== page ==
YMCA eyes Vernon property for regional facility
By Jason Rowe
VERNON — A tract of land off Mile Hill Road could become the site of a new regional YMCA facility, now that town officials have reached a tentative deal with a developer to acquire the land for the new building.
The YMCA of Greater Hartford has been exploring the possibility of constructing a regional facility in Tolland County since the completion of a 2001 market study.
Last fall, Mayor Ellen L. Marmer and Town Administrator Laurence R. Shaffer met with YMCA President Kevin Washington and YMCA Board of Directors Chairwoman Laura Estes to discuss the possibility of locating the new facility in Vernon.
The new building would have features similar to ones found in the recently completed Farmington Valley YMCA in Granby, officials said.
That 65,000-square-foot building includes a large lap pool with a spectator gallery, numerous large exercise rooms, whirlpools, a private restaurant, climbing walls, a community room, and facilities to accommodate the YMCA's affiliation with Hartford Hospital's cardio-rehabilitation program.
Since the fall meeting, Shaffer said five properties were considered as potential sites for the new YMCA facility.
After visiting each of the sites, YMCA officials concluded that a 15.9-acre parcel owned by Tim and Merlene Bray, located at 168 Mile Hill Road, would be the best site in Vernon, Shaffer said Tuesday night.
In selecting the site, which straddles the Tolland town line, YMCA officials cited the parcel's close proximity to Interstate 84 and Route 30.
Once the site was selected, Shaffer said he met with Michael O'Brien, a principal with Galaxy Development Group, LLC, which holds a development option on the Bray property.
After several conversations, Shaffer said O'Brien has agreed in principle to deed the entire parcel to the town of Vernon at no cost, provided the town extends water and sewer service on Mile Hill Road adjacent to Bray-owned property on the west side of Mile Hill Road.
That 47-acre property is slated for 120-units of multi-family adult housing, which would have to be approved before the property is deeded to the town, Shaffer said.
During Tuesday's meeting, the Town Council voted 10-0 to send the proposed agreement to the town's Planning and Zoning Commission for a state-required review.
Democrats Pauline A. Schaefer and Emily M. Westerberg were absent from Tuesday's vote.
In a statement announcing its intentions to develop a new facility, YMCA officials said a 16-acre parcel in Ellington, which the organization owns, is also being considered for the new facility.
Shaffer told the Town Council the cost of extending water and sewer lines would be roughly $3 million.
The new sewers would also serve the area around exit 67 off of Interstate 84, which has been the subject of a number of controversial development proposals involving "big box" retailers like Wal-Mart and Home Depot.
Shaffer said the extension of the water and sewer lines would be funded through tax increment financing, with new assessments generated from the area being used to pay off the bonding necessary for the improvements.
A referendum would be required to approve the bonding, officials said.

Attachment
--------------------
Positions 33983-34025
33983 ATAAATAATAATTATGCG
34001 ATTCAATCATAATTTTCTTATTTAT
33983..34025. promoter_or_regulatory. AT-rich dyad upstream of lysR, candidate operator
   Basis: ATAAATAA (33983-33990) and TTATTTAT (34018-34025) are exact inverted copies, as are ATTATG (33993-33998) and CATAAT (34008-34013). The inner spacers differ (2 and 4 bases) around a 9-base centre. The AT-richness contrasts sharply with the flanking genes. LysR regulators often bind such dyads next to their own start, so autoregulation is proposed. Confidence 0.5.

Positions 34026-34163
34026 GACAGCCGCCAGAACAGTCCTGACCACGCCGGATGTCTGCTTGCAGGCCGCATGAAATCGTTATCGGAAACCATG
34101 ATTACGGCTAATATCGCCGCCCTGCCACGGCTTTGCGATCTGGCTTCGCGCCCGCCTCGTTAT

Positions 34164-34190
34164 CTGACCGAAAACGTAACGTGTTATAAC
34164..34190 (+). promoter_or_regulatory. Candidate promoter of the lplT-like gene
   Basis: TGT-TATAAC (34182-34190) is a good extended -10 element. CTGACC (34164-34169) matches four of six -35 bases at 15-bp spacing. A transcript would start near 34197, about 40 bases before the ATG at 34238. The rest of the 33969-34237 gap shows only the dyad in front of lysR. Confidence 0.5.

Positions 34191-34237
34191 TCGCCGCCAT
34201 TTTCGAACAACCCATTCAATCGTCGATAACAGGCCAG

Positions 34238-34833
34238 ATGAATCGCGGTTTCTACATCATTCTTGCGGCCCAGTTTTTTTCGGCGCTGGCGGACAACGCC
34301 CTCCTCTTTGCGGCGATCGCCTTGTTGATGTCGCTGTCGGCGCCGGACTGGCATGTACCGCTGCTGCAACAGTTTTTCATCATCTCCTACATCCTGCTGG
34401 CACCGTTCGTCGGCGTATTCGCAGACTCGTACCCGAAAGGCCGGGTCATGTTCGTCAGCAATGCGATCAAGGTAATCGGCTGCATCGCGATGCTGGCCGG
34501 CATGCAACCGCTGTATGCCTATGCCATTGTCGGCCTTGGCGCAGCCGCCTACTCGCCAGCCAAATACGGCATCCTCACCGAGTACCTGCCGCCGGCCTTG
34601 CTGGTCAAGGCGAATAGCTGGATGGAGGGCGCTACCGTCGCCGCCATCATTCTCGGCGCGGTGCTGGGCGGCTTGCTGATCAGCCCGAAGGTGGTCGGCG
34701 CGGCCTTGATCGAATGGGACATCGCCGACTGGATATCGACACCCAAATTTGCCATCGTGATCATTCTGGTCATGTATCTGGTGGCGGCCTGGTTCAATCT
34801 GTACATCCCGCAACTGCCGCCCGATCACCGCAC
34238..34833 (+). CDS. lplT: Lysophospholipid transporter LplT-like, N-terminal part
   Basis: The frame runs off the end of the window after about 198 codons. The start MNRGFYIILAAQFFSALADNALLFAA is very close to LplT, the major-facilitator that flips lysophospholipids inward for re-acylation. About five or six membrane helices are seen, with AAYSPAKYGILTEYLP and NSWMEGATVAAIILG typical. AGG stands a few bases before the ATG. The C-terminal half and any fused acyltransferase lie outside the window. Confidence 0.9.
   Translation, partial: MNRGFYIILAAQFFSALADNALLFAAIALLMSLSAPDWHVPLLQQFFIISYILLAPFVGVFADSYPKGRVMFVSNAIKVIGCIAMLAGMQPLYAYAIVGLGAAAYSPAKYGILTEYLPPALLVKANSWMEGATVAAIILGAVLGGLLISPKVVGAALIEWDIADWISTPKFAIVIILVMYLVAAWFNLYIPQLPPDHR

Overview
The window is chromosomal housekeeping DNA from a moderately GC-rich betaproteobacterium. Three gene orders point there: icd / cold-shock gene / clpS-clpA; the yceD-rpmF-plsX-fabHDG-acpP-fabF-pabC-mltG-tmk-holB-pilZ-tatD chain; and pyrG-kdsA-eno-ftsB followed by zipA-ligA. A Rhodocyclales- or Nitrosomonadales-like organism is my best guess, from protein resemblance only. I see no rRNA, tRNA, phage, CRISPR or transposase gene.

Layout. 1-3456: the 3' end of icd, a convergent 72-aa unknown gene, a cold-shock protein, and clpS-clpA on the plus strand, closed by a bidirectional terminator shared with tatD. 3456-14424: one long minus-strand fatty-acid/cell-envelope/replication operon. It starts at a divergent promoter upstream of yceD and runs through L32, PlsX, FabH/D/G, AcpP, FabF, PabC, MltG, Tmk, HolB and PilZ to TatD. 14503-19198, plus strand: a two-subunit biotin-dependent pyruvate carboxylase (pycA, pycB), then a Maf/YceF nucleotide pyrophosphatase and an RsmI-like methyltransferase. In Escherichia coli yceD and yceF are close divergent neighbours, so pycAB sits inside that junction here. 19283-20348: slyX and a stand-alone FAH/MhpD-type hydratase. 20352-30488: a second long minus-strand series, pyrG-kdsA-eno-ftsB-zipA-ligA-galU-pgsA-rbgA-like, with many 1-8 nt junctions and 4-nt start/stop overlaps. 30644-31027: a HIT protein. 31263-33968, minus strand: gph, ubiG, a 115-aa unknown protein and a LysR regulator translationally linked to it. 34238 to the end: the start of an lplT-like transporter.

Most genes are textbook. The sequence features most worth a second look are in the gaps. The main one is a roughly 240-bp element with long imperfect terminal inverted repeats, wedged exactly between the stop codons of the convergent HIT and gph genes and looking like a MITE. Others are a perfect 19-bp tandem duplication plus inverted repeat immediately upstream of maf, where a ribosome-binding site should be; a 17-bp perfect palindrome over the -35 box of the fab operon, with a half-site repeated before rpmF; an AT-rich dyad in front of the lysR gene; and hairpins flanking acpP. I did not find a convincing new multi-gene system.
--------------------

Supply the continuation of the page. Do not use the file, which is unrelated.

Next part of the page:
Because roughly half of the proposed parcel is located in Tolland, Shaffer said he spoke with Peter M. Curry, the town's temporary town manager, who said he does not anticipate opposition to the project in Tolland.
"We've had them online from the beginning," Marmer said of Tolland. "Tolland wants that area sewered. They would hook into the sewer line and would increase the base of sewer plant usage."
Because the YMCA would be looking to raise about $8 million in funding to build the facility, officials did not have a firm estimate on how long it would take to complete the project.
The project could also be done in phases, depending on the success of the fund-raising effort, officials said.
"We're very, very excited about this opportunity because we are here to serve," Craig Heinrichs, senior vice president of operations for the YMCA of Greater Hartford, said.
If the YMCA had the funding in hand, Heinrichs said it would take about two years to complete the project.
Heinrichs said the new facility has the potential to serve an additional 12,000 area residents.
In exchange for the town conveying the land to the YMCA free of charge, the Rockville High School swimming team would be able to use the facility for both training and swim meets.
The town's teen center would be combined with the teen center run out of the regional YMCA and the town would have an arrangement with the organization to use the facility for softball, field hockey, soccer, and other outdoor activities, officials said.
If the town acquires the Bray property, it would be used for recreational activities until the YMCA has demonstrated its ability to finish the project, Shaffer said.
While Town Council members universally praised the concept of hosting the regional YMCA, Republican Robert Kleinhans said he was concerned about a provision in the agreement conditioning the land acquisition on the approval of the 120-unit housing development.
"That's a quid-pro-quo for a land use approval," Kleinhans said. "If it's a quid-pro-quo, I don't see how you can do it."
Kleinhans requested that the Town Council postpone the vote on the PZC review until Town Attorney Joseph D. Courtney could review that provision.
But Deputy Mayor Marie A. Herbst, a Democrat, said the town attorney could review the provision while the PZC was doing its review of the land acquisition plan.
The Town Council could address any concerns once the PZC completes its review and sends its comments back to the Town Council, Herbst said.
Because Galaxy Development would not acquire the Bray property until it has approval to build the housing development, Shaffer said the Planning and Zoning Commission's authority to review the application would not be inhibited.